Why Some Vet Leaders Thrive While Others Struggle: The Power of Embracing The Unknown
At some point you may have heard the phrase: “You don’t know what you don’t know”. It’s a gentle nudge reminding us that despite our expertise or the years we’ve walked this Earth, there’s always something new to discover. Especially about ourselves.
For leaders in the veterinary profession, understanding and embracing this phrase can be a real turning point in their leadership journey.
Let’s explore the various interpretations of this phrase and how it can serve as a catalyst for growth:
Understanding Blind Spots
"You don’t know what you don’t know, until you know it."
There’s a lot of truth in this statement. We all have blind spots – areas of ignorance we aren’t aware of. When we acknowledge our blind spots, it is like shining a light on the hidden corners of our minds and behaviours. And it’s only when we acknowledge those blind spots that we can truly start the journey of personal and professional growth.
"You don’t know what you don’t know, so you should try to learn what you don’t know."
The veterinary profession evolves constantly. New studies, technology, and methodologies emerge. But beyond the clinical, there’s also personal leadership and growth. Are we communicating effectively? Do we understand team dynamics? Are we leading with empathy? Asking these questions is the beginning of realising there’s always more to learn.
The Power of Coaching
"You don’t know what you don’t know, but by undergoing coaching you will know what you didn’t before."
I worked with a practice owner, Joanne, who is an experienced vet with an incredibly loyal client base. She’s an amazing vet but struggled with team cohesion. By seeking coaching, she discovered a blind spot: a communication style that didn’t resonate with her younger team members. With this new awareness, she adapted, and it led to a more harmonious and productive practice.
A Double-Edged Phrase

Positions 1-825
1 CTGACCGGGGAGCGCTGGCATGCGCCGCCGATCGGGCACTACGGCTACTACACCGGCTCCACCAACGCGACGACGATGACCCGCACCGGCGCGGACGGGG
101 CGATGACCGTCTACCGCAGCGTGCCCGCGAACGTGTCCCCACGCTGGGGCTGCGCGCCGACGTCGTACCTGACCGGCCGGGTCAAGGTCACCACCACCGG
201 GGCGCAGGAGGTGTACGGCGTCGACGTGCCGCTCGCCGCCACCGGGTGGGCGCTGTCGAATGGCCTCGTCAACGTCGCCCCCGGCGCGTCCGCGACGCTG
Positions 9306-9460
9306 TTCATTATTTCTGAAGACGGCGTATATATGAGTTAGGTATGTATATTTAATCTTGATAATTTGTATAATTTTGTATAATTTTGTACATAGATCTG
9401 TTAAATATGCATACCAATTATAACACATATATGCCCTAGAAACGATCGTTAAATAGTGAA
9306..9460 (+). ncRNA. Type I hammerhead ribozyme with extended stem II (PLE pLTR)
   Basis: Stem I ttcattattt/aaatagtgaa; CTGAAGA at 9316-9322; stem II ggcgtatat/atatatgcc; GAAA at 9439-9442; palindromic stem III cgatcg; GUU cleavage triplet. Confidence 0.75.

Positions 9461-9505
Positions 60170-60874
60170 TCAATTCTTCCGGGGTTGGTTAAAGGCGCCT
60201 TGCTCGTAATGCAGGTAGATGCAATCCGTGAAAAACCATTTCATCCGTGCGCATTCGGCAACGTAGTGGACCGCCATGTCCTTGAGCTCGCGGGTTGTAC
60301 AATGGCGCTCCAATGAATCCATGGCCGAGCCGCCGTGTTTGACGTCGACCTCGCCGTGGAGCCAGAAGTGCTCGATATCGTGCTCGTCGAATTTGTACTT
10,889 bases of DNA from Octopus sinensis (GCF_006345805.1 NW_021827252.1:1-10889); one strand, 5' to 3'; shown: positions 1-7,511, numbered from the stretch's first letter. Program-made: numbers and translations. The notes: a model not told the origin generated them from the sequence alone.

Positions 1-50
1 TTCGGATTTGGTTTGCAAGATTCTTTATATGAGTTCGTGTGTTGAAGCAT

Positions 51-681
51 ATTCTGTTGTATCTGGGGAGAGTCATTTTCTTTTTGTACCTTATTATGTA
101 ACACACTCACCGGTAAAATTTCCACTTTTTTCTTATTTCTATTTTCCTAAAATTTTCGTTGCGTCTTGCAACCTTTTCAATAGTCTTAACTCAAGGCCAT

While the phrase encourages humility and self-awareness, "you don't know what you don't know" can also be misused to dodge responsibility, avoid change, or avoid taking proactive action. The mark of genuine leadership isn’t just recognising your areas of ignorance, but actively seeking to expand and enhance that knowledge.
James, a practice owner, was certain his leadership was top-notch. Yet, he noticed a high turnover rate. Instead of seeking feedback or exploring potential leadership blind spots, he blamed external factors.
Later, through coaching, he discovered he hadn't created an environment where team members felt they could voice concerns. This leadership blind spot had tangible, negative consequences, all because he didn’t take accountability for what he didn’t know.
"You can only ever work with the information you have because the information and insights you don’t have yet, you don’t know about."
Leaders in the veterinary profession owe it to themselves, their teams, and their patients to continuously evolve. True leadership goes hand in hand with humility and proactivity, acknowledging gaps while seeking to bridge them. As you navigate your leadership journey, remember that admitting what you don’t know is not a sign of weakness but the hallmark of inspirational leadership.